The USPTO refused to register the mark PEACEFUL PIRANHA for potato chips, processed nuts, and other snack items, finding the mark confusingly similar to the registered mark PIRAÑA for potato chips, nut-based snacks, etc. Applicant argued that there is an incongruity in its mark that creates an entirely different connotation to the consumer as compared to the cited mark. How do you think this came out? In re Hy-Vee, Inc., Serial No. 87120774 (February 6, 2018) [not precedential] (Opinion by Judge Frances Wolfson).
Because the goods in the application and the cited registrations are identical in part, the Board must presume that they travel in the same channels of trade to the same classes of consumers.
As to the marks, the Board found the word “piranha” to be the dominant portion of Applicant’s mark “because it is modified by the term ‘peaceful’ in the same manner as an adjective modifies a noun.” Even though “peaceful” is the first word in applicant’s mark, consumers are likely to focus on the word “piranha.”
Moreover, “for English language speakers who are unfamiliar with Spanish, the differences between the terms PIRANHA and PIRAÑA are insignificant.”
Without knowledge of the purpose of the tilde in a Spanish “n” (i.e., that it changes the pronunciation of the letter “n” to the “ny” sound such as is used in the English word canyon), a consumer of Applicant’s goods may perceive the tilde as simply a design feature of the mark or consider Registrant’s mark as a misspelling of the English word “piranha.” Those consumers who do not speak or understand Spanish are unlikely to pronounce the “ny” sound and will consider the pronunciations of the terms to be the same. For these reasons, such consumers will associate both the terms PIRANHA and PIRAÑA with the fish.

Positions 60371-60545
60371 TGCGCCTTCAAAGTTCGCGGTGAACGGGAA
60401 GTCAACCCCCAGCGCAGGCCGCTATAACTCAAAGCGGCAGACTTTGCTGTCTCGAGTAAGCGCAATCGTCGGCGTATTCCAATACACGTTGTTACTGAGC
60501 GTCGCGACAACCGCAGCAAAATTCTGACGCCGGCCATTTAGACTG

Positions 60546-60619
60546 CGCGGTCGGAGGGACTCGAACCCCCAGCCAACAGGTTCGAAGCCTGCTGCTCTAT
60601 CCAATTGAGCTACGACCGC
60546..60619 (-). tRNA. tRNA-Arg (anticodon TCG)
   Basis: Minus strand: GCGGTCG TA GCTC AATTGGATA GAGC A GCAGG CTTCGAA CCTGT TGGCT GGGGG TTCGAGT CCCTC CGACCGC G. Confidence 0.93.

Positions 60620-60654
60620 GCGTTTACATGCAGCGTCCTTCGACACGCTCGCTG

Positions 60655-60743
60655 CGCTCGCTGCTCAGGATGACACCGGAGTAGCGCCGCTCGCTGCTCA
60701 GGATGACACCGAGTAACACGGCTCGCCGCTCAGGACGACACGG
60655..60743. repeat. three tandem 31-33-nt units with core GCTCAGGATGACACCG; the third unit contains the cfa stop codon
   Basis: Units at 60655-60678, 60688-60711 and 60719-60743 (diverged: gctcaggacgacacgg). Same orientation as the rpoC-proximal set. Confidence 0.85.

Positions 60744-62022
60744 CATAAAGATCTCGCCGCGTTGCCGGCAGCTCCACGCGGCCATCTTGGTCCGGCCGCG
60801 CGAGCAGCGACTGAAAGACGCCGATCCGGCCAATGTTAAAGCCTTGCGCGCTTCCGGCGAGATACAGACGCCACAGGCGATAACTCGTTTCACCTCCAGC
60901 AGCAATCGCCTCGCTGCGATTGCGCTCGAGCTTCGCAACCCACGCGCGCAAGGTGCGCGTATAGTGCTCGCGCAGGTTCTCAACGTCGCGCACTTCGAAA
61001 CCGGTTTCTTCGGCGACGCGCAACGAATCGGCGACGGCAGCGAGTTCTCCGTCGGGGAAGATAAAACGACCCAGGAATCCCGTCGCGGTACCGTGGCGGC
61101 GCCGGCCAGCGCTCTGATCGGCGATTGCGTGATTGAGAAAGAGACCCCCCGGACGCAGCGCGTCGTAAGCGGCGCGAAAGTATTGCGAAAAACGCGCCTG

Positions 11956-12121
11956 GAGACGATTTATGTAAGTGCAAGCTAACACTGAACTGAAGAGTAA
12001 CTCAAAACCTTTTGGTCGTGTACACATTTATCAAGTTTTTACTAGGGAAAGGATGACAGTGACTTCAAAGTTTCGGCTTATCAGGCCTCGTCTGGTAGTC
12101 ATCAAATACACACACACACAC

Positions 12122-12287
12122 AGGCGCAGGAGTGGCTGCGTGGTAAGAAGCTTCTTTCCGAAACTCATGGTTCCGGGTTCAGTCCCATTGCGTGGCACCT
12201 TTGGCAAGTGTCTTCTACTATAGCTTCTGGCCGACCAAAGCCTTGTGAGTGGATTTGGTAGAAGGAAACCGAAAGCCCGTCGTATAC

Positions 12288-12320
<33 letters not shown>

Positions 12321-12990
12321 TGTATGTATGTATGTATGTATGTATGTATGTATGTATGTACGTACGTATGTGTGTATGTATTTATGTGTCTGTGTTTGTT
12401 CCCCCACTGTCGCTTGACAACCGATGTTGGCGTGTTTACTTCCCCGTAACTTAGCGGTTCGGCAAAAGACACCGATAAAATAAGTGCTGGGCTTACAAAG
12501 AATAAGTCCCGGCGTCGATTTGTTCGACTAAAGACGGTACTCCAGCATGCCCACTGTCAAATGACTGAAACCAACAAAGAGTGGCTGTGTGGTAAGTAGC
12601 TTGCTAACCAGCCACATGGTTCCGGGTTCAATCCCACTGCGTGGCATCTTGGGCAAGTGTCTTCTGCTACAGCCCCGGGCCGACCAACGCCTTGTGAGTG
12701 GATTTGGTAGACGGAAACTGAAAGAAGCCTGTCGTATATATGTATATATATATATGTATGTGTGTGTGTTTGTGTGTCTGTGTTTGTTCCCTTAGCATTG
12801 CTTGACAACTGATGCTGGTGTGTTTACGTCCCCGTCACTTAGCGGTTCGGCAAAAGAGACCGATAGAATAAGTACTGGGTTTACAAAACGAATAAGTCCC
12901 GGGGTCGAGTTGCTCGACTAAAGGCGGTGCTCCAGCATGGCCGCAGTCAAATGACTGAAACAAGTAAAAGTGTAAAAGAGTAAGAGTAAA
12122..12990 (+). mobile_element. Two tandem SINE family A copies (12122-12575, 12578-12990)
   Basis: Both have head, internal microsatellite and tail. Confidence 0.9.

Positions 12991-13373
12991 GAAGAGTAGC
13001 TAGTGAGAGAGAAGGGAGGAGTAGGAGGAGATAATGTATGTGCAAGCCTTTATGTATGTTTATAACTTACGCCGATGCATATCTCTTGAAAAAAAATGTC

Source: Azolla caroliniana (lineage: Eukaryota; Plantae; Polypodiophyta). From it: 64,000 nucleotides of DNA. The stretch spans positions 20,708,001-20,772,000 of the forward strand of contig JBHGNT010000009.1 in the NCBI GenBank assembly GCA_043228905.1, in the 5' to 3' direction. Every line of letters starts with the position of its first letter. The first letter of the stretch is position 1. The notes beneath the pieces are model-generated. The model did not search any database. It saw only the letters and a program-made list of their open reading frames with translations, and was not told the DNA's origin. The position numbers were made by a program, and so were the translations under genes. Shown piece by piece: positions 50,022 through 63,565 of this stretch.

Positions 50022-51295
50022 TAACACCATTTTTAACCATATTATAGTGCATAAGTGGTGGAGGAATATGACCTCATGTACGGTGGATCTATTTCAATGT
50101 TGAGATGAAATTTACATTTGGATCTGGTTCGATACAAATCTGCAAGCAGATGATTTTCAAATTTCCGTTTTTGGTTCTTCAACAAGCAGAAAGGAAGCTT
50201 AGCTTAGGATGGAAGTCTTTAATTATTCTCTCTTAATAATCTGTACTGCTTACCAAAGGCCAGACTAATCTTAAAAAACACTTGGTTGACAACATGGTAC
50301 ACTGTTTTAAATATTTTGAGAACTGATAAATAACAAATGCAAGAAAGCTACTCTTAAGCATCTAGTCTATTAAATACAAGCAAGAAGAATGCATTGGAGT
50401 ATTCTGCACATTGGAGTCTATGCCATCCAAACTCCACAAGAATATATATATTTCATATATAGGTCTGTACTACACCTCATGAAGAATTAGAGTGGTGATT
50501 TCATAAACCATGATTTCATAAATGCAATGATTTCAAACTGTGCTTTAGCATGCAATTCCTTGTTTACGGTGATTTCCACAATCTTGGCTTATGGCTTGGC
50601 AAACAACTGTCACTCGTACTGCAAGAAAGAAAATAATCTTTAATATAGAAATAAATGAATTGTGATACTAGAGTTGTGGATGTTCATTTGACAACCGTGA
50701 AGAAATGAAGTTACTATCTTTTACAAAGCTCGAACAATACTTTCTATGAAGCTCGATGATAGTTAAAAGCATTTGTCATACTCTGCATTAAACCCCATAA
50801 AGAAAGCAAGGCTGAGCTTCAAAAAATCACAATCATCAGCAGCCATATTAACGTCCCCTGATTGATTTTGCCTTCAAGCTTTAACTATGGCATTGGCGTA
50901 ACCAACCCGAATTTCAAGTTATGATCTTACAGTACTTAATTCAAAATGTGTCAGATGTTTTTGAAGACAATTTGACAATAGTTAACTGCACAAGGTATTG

For consumers having a knowledge of Spanish, the terms will be perceived as equivalents, under the doctrine of foreign equivalents.
As to the incongruity in applicant’s mark, the Board that piranhas may be considered vicious and that a peaceful piranha “does not jibe with that perception, although given the popular understanding of what characterizes a piranha, even a ‘peaceful piranha’ may be seen to have an incipient propensity to be vicious.” The Board did not agree, however, that applicant’s mark “is so counterintuitive in its word-play on ‘piranha’ that confusion with the cited mark PIRAÑA would be obviated.” In short, the presence of the additional term PEACEFUL in applicant’s mark “is not likely to distinguish the marks since it would merely indicate an atypical piranha, possibly for use with a subset of snack foods offered under the PIRAÑA mark.”
And so the Board affirmed the refusal.